Today at Black Hat DC, Microsoft is releasing a beta version of Attack Surface Analyzer, a new (and free!) tool designed to help assess the security of applications.
According to Microsoft, Attack Surface Analyzer is the same tool used by Microsoft’s internal product teams to catalog changes made to the operating system by the installation of new software.
The tool takes a snapshot of a system state before and after the installation of product(s) and displays the changes to a number of key elements of the Windows attack surface. Attack Surface Analyzer doesn’t analyze a system based on signatures or known vulnerabilities, but looks for classes of security weaknesses when applications are installed on a (Windows) system.
The tool performs checks such as analysis of changed or newly added files, registry keys, services, ActiveX Controls, listening ports, access control lists and other parameters that affect a computer’s attack surface, giving an overview of the changes to the system Microsoft considers important to the security of the platform. The Microsoft Security Development Lifecycle (SDL) requires development teams to define a given product’s default and maximum attack surface during the design phase to reduce the likelihood of exploitation wherever possible.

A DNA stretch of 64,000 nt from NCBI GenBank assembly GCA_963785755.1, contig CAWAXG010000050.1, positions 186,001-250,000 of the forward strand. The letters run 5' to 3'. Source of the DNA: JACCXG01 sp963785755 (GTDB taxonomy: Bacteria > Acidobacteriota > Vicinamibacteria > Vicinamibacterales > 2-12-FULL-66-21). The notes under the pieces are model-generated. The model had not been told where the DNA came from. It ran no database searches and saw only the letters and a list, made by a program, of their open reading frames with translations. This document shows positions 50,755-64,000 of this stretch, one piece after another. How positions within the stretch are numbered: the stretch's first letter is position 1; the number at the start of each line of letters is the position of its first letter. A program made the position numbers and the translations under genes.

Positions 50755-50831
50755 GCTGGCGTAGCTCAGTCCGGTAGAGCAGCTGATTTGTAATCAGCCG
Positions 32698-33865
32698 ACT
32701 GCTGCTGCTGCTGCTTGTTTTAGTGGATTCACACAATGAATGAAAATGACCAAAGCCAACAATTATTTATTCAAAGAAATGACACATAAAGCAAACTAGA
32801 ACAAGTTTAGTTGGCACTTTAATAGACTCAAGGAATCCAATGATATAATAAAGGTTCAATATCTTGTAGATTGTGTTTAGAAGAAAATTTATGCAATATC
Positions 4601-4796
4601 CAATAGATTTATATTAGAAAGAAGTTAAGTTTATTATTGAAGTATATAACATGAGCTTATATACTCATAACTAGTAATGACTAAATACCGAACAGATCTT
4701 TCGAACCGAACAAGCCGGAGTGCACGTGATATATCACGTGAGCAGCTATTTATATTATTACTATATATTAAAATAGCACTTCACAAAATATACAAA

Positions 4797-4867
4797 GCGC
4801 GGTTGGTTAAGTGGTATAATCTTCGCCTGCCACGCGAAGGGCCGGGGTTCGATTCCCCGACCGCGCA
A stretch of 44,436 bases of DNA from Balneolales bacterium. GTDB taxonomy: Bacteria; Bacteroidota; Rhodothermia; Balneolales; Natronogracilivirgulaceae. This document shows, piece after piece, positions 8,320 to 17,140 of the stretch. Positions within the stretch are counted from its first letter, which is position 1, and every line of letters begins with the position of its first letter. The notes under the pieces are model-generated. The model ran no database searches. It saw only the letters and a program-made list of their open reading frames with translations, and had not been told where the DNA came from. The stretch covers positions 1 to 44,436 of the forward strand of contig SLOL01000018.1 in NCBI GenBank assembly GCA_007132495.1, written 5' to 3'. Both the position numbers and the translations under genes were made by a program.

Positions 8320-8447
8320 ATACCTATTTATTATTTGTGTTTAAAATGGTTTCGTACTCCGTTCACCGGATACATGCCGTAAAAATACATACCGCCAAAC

Core Features of the Attack Surface Analyzer Enable IT Professionals to:
• View changes in the attack surface resulting from the introduction of their code on to the Windows platform
• Assess the aggregate Attack Surface change by the installation of an organization’s line of business applications
• Evaluate the risk of a particular piece of software installed on the Windows platform during threat risk reviews
• Gain a better understanding of the state of a systems security during investigations (if a baseline scan was taken of the system during the deployment phase)
In addition to the Attack Surface Analyzer tool, Microsoft is releasing the next version of the Microsoft SDL Threat Modeling Tool, as a beta at the Black Hat conference. David Ladd, Principal Security Program Manager, Security Development Lifecycle Team at Microsoft shares more information in a blog post here.
More information on Attack Surface Analyzer beta by Microsoft and other tools supporting the Microsoft SDL is available here.
The Microsoft Attack Surface Analyzer can be downloaded here.